L.Kelion, UK Jumps Up Internet Scoreboard as Digital Divide Grows, 2013 Available at:http://www.bbc.co.uk/news/technology-24426739

M.Butcher, Unless online giants stop the abuse of free speech, democracy and innovation gets threatened, 2017 Available at: https://techcrunch.com/2017/03/20/online-giants-must-bolster-democracy-against-its-abuse-or-watch-innovation-die/

Reference, Available at: https://www.reference.com/world-view/ethical-issue-f1d5bd587b50cdbf

Shirky, 2015, How The Wisdom of The Crowd Can Turn Into Social Media Mob Rule, http://theconversation.com/how-the-wisdom-of-the-crowd-can-turn-into-social-media-mob-rule-43376

S. Raeburn, Free Speech vs Abuse,2013, Available at: http://www.thedrum.com/opinion/2013/08/23/free-speech-v-abuse-new-online-battleground

The Guardian, Twitter Abuse, 2014 Available at: https://www.theguardian.com/commentisfree/2014/jan/24/twitter-abuse-abusive-tweets-editorial?CMP=twt_gu

Z.Kleinman, The Curious Case of Leah Palmer, 2015 Available at: http://www.bbc.co.uk/news/technology-31710738

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9 thoughts on “Social Media Giants-How they deal with ethical issues online.”

  1. Hi Emily!

    Thanks so much for this informative and creative post, I really enjoyed reading it. I am interested that you brought up the issue of fake news at the beginning. This was a major problem during the US Presidential Election last year and I was wondering if you think if enough is being done to tackle the problem? Facebook have recently stated that they are making efforts to filter out ‘fake news’ but in this article (https://www.theguardian.com/media/2017/mar/14/facebook-twitter-gchq-combat-fake-news), many experts have said it’s not good enough and they could even face action from the EU. I personally think it’s unfair to punish facebook for the problem but definitely there needs to be something more serious done because I’m sure there were voters who voted from wrong information (e.g one article stating the Pope endorsed Trump).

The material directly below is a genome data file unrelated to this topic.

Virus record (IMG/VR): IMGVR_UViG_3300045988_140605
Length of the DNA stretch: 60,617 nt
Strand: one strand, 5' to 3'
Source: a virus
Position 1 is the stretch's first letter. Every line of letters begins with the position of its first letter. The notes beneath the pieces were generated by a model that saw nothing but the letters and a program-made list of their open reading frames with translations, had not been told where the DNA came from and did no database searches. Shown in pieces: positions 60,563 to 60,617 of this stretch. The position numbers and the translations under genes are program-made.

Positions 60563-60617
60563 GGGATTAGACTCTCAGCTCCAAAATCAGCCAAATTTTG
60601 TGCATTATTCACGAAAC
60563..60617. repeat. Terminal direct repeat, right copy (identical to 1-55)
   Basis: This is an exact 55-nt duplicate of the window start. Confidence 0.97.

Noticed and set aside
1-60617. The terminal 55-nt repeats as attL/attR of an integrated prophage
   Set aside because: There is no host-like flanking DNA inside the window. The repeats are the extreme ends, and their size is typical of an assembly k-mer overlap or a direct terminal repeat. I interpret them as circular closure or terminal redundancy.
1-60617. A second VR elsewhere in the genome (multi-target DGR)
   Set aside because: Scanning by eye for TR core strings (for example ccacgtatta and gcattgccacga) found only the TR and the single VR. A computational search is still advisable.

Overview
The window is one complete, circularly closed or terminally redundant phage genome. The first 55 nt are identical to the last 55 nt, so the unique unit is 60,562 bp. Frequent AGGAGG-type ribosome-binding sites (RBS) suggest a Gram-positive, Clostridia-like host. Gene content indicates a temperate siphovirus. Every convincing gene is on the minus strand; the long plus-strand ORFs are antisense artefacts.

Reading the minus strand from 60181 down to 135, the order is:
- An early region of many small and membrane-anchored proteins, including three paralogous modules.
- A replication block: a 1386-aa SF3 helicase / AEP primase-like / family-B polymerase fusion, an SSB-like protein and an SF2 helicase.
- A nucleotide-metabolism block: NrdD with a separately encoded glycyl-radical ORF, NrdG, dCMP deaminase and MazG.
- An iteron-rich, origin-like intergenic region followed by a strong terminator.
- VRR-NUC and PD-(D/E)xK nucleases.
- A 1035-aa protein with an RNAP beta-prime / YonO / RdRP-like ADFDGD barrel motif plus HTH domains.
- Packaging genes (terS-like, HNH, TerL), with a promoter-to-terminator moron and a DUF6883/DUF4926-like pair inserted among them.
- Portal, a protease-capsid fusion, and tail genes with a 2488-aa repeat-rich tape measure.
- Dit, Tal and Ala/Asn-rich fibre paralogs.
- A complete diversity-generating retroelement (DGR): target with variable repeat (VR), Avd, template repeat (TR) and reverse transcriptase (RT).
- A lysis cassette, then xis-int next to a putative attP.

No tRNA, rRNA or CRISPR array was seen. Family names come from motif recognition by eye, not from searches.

(Word Count: 141)

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    1. Thank you for taking the time to read my post. I am glad you found it informative and interesting to read. Yes, I was only able to touch on the idea of fake news due to the word count restrictions so thank you for asking me about it! I believe that there is definitely more that can be done about dealing with fake news, it can be a serious problem like you pointed out the US election- I’m sure you’re right in saying that many people voted based on wrong information! Just a thought to consider, from the Brexit referendum I became alarmingly aware of how many people use twitter as a platform to showcase their opinions (and mainly rant!) about the different arguments. However, just searching ‘Brexit’ into twitter brought up thousands of tweets where a lot of what they were saying was incorrect or misunderstood, I can’t help but think this is just as bad as fake news but we are the culprits! I would love to know your views on how this could be tackled without taking away freedom of speech.
      Emily

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  2. Hi Emily,

    The title of your post really drew me in; it captures the power and influence of leading social media platforms which assumes a responsibility when it comes to protecting their users. This means that Facebook or Twitter often come under fire following a malicious incident connected to social media such as the death of Jo Cox, as discussed on my blog. Your post helped me to think through the key issues including anonymity, ‘publisher’ status and the advantages and disadvantages of monitoring site content. The new ‘live’ functions on social media allow for the broadcasting of criminal content; earlier this week a father filmed himself killing his baby daughter on Facebook Live (news article) . The footage was not taken down until 24 hours later. How do you think horrific content of this kind could be removed sooner or prevented in future, and is this Facebook’s responsibility to fix?

    Thanks and I look forward to hearing your thoughts.

    Catherine
    (158)